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SEPTA passes no longer come with controversial 'M' and 'F' gender stickers

For the first time in decades, SEPTA TransPasses and TrailPasses will lack a controversial element: those "M" and "F" stickers identifying the gender of the person who bought them.

Much attention has been given to the transit agency's fare increase that begins July 1 — which includes the first increase to the system's base fare (from $2 to $2.25) in 12 years.

But along with the across the board hike, SEPTA is also consolidating Regional Rail zones and eliminating those gender-identifying stickers in the agency's most recent preparation for its massive New Payment Technology overhaul. A SEPTA spokeswoman said Thursday that any weekly or monthly passes currently being sold no longer have the stickers.

"As part of the effort to simplify fares and introduce an 'open' fare payment and collection system under the New Payment Technology (NPT) program, extra-fare zone charges will be eliminated on dozens of transit routes, and there will be some consolidation of zones on Regional Rail," SEPTA said in a statement released Thursday. "In addition, gender stickers will be eliminated on all passes for transit and Regional Rail."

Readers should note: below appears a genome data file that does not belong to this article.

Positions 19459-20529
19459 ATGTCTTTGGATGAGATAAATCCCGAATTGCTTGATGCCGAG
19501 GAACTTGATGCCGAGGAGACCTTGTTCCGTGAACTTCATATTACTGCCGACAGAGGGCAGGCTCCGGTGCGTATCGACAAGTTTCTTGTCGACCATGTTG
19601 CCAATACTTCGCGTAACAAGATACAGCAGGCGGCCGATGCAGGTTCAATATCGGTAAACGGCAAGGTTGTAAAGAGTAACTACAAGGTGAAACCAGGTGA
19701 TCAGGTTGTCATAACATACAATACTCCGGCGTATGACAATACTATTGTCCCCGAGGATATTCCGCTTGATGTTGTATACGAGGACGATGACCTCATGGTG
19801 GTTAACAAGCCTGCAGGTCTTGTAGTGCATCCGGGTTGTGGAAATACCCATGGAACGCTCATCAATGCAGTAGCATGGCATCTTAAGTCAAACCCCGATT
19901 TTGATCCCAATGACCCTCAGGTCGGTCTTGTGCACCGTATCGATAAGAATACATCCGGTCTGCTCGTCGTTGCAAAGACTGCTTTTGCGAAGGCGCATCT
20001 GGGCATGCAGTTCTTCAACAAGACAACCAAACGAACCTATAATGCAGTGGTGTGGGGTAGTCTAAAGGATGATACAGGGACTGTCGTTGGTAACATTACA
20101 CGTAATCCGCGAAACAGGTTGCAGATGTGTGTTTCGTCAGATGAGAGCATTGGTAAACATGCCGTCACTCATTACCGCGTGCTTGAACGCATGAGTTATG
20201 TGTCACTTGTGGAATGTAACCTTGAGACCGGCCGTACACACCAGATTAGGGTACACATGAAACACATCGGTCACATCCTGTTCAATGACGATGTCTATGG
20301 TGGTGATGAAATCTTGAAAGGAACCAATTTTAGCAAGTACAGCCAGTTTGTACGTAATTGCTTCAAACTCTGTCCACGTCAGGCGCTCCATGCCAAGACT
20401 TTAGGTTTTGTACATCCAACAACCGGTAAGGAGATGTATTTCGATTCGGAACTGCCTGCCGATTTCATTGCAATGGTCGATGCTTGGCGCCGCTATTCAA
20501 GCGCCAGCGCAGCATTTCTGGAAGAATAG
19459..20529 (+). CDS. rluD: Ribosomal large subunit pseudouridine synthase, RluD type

That last part may seem like a small tidbit in the grand scheme of an incredibly expensive, multi-year fare technology improvement that is touted to eventually include a "contactless" payment method.

But the elimination of those little, yellow stickers was a hard-fought battle for a local group called Philly Rage, a group that formed in 2009 and has the slogan: "Keep Transit Officials Out of Your Pants."

The group objected to the gender stickers disenfranchised some people in the LGBT community.

"One of the first people to take a public stand on the issue was Charlene Arcila, a local trans woman and community advocate. In 2007, after trying to board a bus and being told she couldn't use the transpass she had purchased because of her gender, Charlene worked with Equality Advocates to file a formal complaint with the Philadelphia Commission on Human Relations," RAGE says on its website of the beginning of the three-year campaign.

By early 2012, SEPTA decided to eliminate the stickers.

The stickers began as a policy in the 1980s to stop couples from sharing their passes, SEPTA officials have said.

"We thank SEPTA for doing the right thing," RAGE co-founder Max Ray said in April last year. "New fare system delays may be unavoidable, but SEPTA realized that human rights can't wait. I'm proud of the tremendous amount of work that the transgender community has put into this project and all we've accomplished during this campaign."